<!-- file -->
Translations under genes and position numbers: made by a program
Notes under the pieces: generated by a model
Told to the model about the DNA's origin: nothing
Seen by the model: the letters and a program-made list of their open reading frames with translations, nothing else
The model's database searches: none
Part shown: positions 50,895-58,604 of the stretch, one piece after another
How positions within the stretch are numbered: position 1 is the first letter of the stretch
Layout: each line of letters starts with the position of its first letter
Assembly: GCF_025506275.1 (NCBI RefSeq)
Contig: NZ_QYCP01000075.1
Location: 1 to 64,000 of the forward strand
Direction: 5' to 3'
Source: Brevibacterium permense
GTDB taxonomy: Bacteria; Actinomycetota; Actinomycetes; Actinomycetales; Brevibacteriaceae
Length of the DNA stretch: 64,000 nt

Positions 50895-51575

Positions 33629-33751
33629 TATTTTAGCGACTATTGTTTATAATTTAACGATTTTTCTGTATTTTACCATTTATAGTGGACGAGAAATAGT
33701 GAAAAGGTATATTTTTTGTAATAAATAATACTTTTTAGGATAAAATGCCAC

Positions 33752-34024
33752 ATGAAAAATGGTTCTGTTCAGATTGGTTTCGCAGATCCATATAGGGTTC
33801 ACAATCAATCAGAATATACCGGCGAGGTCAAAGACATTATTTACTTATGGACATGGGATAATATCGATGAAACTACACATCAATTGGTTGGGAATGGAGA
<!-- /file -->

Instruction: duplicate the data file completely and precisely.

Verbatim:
Translations under genes and position numbers: made by a program
Notes under the pieces: generated by a model
Told to the model about the DNA's origin: nothing
Seen by the model: the letters and a program-made list of their open reading frames with translations, nothing else
The model's database searches: none
Part shown: positions 50,895-58,604 of the stretch, one piece after another
How positions within the stretch are numbered: position 1 is the first letter of the stretch
Layout: each line of letters starts with the position of its first letter
Assembly: GCF_025506275.1 (NCBI RefSeq)
Contig: NZ_QYCP01000075.1
Location: 1 to 64,000 of the forward strand
Direction: 5' to 3'
Source: Brevibacterium permense
GTDB taxonomy: Bacteria; Actinomycetota; Actinomycetes; Actinomycetales; Brevibacteriaceae
Length of the DNA stretch: 64,000 nt

Positions 50895-51575

Positions 33629-33751
33629 TATTTTAGCGACTATTGTTTATAATTTAACGATTTTTCTGTATTTTACCATTTATAGTGGACGAGAAATAGT
33701 GAAAAGGTATATTTTTTGTAATAAATAATACTTTTTAGGATAAAATGCCAC

Positions 33752-34024
33752 ATGAAAAATGGTTCTGTTCAGATTGGTTTCGCAGATCCATATAGGGTTC
33801 ACAATCAATCAGAATATACCGGCGAGGTCAAAGACATTATTTACTTATGGACATGGGATAATATCGATGAAACTACACATCAATTGGTTGGGAATGGAGA